Few days after Peterle’s defeat in the Presidential elections and the lost referendum on the partial privatization of the Slovenia’s largest insurance company “Triglav”, the PM Janša shocked virtually everyone by stating that “all options are open, including the resignation of the government“. A week later, and few bizzare TV appearances, the PM held a 2 hours speech in the Parliament and got the vote of confidence he asked for.
What was the story all about?
It was obviously difficult to swallow a 68-32 defeat in the Presidential race and an even tougher 75-25 defeat in the referendum. The results and the debate surrounding it, gave for sure enough of a headache to the Prime Minister that has been facing dropping support for months. Even the last government reshuffle didn’t manage to turn the trend around or at least stop the dropping. Janša was desperate.
And such was his decision to ask for a vote of confidence. His rhetorics was again one of an opposition leader, not of a Prime Minister. He blamed external factors for the poor performance of the government. The coalition partners are not good. Media are subjective and leftish. The opposition is nasty and destructive. 1 month ahead of the EU Presidency, the government cannot sustain scrutiny. No word about problems with his leadership, attitude or performance. Janša offered to the opposition to take over, if they have the guts.
The session in the Parliament was scheduled for Monday, 19th November, the PM got 2 hours to explain the reasons behind his request. These were historical moments. The whole transcript of the speech is available in Slovenian only, but it was for sure impressive. The first statements of Janša after the defeat in the Presidential elections were relatively moderate compared to his speech in the Parliament.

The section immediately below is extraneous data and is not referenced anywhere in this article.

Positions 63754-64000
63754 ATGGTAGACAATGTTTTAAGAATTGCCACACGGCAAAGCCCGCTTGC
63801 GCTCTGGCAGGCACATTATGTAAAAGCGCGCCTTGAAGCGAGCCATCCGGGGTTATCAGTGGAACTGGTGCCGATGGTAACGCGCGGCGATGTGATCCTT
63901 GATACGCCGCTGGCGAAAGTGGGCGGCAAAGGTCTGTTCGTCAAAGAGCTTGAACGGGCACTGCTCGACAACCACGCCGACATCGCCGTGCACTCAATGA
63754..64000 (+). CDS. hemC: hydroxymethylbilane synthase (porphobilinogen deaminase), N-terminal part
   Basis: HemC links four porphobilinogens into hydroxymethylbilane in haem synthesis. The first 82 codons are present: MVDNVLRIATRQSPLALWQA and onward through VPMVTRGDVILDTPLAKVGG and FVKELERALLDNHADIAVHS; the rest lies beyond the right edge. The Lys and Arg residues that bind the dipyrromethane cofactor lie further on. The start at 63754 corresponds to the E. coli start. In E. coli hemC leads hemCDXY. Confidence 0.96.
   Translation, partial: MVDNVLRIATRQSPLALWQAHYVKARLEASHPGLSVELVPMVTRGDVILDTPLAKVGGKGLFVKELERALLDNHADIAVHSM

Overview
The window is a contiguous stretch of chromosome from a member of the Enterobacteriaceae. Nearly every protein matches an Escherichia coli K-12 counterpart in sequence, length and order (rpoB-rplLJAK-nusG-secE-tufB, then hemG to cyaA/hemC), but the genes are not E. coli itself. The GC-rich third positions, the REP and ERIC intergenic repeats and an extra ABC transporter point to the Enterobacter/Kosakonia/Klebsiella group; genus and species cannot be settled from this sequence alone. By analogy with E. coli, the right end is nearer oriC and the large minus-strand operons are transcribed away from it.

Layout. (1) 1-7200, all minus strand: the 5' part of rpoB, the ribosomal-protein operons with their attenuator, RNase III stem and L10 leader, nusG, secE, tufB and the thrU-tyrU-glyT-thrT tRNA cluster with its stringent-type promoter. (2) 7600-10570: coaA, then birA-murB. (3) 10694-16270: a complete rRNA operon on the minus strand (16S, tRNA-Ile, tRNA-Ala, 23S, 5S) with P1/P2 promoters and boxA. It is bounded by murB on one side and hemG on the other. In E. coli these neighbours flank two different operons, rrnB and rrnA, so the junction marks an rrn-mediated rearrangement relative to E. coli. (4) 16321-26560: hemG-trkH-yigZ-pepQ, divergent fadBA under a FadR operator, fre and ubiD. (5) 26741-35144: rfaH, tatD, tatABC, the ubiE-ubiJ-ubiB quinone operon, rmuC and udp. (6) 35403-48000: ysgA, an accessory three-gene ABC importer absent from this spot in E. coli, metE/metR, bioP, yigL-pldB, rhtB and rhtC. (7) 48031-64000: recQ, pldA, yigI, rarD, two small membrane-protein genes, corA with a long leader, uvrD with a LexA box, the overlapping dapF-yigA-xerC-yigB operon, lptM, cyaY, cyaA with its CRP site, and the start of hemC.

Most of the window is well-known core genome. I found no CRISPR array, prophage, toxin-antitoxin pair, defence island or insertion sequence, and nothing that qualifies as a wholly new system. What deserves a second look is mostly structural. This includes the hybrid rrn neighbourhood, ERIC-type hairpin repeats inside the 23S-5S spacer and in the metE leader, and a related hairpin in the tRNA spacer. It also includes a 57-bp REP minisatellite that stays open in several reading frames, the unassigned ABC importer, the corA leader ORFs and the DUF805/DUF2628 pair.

An often cited personality problem of Janša is that he believes in big conspiracy theories. There are “centres of power” that prevent him from becoming the most beloved Slovenian politician. It has nothing to do with his negativism and agressive rhetorics, it has to do with “centres of power” that portray him negatively. I wonder how did he manage to win the elections in 2004 if everyone and everything works again him, but this is already a story on its own. But this personality problem lead me to expect a dreadful speech. It turned out much worse. It turned out a disaster.
Janša accused the opposition and journalists for his poor performance. He accused them of misusing media to create the wrong impression of Slovenia abroad. He went on to basically equalize Slovenia with the Slovenian government. If you are against the Slovenian government abroad, you’re basically against the country. Janša’s statements against the journalists were impressive. Their actions prevent the government to function normally, they prevent the Ministers to work, they create such a negative environment that the government is under constant stress.